When Greg Yankee moved to Midland a year ago to take over as Executive Director at Little Forks Conservancy, he recalls people in town were very welcoming. In particular, everyone was quick to share tips on the excellent local schools in Midland.
There was just one problem. Greg and his then-partner (now wife), Tara Clifford, didn’t have any kids.
It didn't take long, however, for Yankee and Clifford to find plenty of things to do in the city. The couple was soon paddling and hiking, visiting cultural institutions and getting involved in the community.
Greg Yankee. Photo by Ben Tierney.
Which got Yankee thinking. Why was everyone in town so eager to promote the schools as the best thing about Midland, when there were so many other things to love?
“It’s not just the quality of schools that makes a place family-friendly,” says Yankee. “Many attributes of those places are also exactly what adults without children are looking for; opportunities to get outdoors, easy ways to get involved in the community and meet people, low crime, and low cost of living relative to professional opportunities.”
Yankee, with a law degree from the University of Michigan and nearly a decade of experience in the land trust movement in Colorado, could have moved anywhere. He and Clifford chose Michigan, and Midland, because of the opportunities they found in the area, both personally and professionally--not just because it’s a great place to raise a family.
“Within a couple of weeks of moving to Midland, we’d gone to a symphony and an exhibit opening,” recalls Yankee. “Those same institutions also offer How the Grinch Stole Christmas and more kid/family-focused programming, but the fact that they are here in the first place--and also offer adult-focused programming like Beer, Brahms, & Bourbon--was a factor in our decision to move.”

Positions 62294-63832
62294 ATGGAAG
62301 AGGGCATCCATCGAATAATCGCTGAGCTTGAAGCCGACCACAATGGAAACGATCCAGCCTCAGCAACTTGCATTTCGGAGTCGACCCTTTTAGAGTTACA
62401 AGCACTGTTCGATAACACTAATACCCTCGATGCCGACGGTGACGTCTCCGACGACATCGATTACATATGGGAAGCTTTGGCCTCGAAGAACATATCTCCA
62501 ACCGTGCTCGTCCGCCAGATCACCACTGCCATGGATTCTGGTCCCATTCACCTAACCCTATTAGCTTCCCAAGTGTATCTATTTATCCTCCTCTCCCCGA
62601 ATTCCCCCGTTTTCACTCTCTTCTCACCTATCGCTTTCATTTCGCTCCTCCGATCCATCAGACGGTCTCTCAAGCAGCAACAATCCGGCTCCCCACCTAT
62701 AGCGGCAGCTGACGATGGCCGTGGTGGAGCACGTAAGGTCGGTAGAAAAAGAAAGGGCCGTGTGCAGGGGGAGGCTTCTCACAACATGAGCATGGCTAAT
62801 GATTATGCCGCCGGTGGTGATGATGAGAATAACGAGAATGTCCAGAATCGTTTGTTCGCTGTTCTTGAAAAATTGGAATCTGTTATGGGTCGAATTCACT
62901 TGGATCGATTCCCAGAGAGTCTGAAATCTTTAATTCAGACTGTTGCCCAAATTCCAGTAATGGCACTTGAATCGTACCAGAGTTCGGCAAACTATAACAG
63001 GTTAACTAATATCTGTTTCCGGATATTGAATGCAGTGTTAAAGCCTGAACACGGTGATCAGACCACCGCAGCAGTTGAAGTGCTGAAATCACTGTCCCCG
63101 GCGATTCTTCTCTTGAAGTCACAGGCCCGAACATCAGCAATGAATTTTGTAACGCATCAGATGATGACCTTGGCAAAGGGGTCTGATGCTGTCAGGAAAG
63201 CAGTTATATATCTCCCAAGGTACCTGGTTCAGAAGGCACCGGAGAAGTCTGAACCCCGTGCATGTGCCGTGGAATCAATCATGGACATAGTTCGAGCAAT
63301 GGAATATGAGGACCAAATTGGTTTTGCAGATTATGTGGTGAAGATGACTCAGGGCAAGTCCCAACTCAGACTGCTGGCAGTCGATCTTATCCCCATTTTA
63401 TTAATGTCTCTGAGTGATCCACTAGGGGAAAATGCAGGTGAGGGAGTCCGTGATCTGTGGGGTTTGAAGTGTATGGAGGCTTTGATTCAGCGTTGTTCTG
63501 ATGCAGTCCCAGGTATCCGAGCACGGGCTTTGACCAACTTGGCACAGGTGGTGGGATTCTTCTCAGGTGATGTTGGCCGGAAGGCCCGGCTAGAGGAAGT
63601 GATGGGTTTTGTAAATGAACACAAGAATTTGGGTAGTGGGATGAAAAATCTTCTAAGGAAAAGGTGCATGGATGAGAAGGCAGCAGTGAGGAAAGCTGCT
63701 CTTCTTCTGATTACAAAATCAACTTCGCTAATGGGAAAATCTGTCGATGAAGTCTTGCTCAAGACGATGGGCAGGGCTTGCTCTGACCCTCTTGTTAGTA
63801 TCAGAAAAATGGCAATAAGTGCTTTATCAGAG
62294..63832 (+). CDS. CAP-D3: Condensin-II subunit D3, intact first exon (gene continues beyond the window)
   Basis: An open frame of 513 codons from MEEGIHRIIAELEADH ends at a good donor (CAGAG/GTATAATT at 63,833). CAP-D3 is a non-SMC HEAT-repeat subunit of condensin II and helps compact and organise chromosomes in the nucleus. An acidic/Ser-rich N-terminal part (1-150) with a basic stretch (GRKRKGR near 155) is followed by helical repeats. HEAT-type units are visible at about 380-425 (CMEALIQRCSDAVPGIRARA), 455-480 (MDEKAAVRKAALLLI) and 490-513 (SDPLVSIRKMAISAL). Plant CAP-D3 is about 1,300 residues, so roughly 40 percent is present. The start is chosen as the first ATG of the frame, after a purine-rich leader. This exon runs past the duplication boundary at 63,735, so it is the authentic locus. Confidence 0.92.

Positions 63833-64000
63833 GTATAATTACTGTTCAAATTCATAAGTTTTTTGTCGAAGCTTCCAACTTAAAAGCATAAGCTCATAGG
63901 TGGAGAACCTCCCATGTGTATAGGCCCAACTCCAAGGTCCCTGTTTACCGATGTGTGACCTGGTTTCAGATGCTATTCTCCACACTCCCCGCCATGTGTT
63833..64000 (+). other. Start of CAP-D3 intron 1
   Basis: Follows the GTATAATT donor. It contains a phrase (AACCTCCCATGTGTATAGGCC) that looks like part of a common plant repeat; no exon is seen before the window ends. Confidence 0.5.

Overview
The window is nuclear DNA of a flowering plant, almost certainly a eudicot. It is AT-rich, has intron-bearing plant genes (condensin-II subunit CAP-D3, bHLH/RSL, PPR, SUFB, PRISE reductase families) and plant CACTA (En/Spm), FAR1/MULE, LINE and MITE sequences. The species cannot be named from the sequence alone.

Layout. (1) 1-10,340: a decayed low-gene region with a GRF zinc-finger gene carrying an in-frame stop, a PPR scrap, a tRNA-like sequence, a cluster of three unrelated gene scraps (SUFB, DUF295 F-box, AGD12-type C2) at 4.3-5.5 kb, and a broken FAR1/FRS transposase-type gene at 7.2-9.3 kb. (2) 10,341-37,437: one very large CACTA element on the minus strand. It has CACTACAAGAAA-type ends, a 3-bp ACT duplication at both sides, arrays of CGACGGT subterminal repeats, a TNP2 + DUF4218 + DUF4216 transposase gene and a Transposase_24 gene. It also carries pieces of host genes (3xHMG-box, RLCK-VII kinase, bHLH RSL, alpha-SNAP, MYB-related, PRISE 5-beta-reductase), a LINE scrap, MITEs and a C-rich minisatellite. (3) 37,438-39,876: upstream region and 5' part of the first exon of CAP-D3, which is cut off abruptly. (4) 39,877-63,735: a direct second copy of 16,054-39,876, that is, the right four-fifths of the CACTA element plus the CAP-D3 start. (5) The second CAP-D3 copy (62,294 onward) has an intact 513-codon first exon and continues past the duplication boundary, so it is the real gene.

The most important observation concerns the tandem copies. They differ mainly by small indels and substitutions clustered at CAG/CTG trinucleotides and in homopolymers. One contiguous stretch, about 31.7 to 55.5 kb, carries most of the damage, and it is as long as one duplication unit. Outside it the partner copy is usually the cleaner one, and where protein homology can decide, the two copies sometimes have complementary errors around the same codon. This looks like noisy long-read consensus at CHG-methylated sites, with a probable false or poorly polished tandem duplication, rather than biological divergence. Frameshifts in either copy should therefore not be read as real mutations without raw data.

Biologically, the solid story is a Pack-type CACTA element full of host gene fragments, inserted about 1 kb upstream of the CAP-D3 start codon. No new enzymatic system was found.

He’d like to see Midlanders embrace the aspects of their community that go beyond it being a safe place to raise and educate a family.
“I wonder if there is a needed shift by the Midland community to get away from the non-stop pro-family marketing push when that’s already known,” he says.
What people don’t know about Midland, says Yankee, is what it has to attract and retain younger millennial talent like himself who are often delaying starting a family.
Paul Barbeau, president of the Michigan Baseball Foundation and Executive Director of the nonprofit Momentum Midland, agrees.
He sees Midland’s future as looking very different from its past.
“For decades, the model for Midland economic success and vibrancy has been largely dependent on Dow Chemical, Dow Corning, and a few other large employers maintaining or adding jobs in the area,” says Barbeau. If local organizations invested in fantastic community amenities and infrastructure, that was enough to keep the model working. Increasingly, those employers are facing factors beyond Midland’s control including globalization, automation, investor pressures, and more.”
Barbeau is part of a movement of Midland activists and leaders to leverage the city’s assets to make it more attractive to young talents like Yankee and Clifford.
Paul Barbeau. Photo by Ben Tierney.
“We believe Midland needs an updated model moving forward to remain competitive and vibrant,” says Barbeau. “As a community, we certainly should continue to support our large employers, but we also need to be a community of choice for entrepreneurial activity. That means being the place that talented people choose to start or grow a small business.”
Part of that effort is building on key elements of Midland’s urban and natural amenities, taking what’s already here and making it even better.
“If you look around, places succeeding in this area have a few things in common--vibrant downtowns, diversity, a well-connected trail system that serves most parts of the city, and neighborhood-scale development focused on a mix of uses,” says Barbeau. “We are working hard to maximize those community attributes to support the talent attraction and retention efforts of our large employers and to become a more attractive place for small, entrepreneurial activity.”
And that’s what Catalyst Midland is all about--telling the stories of people and organizations working to move Midland towards its next act. We’ll be sharing features, community profiles and news about development, innovation, placemaking and more.
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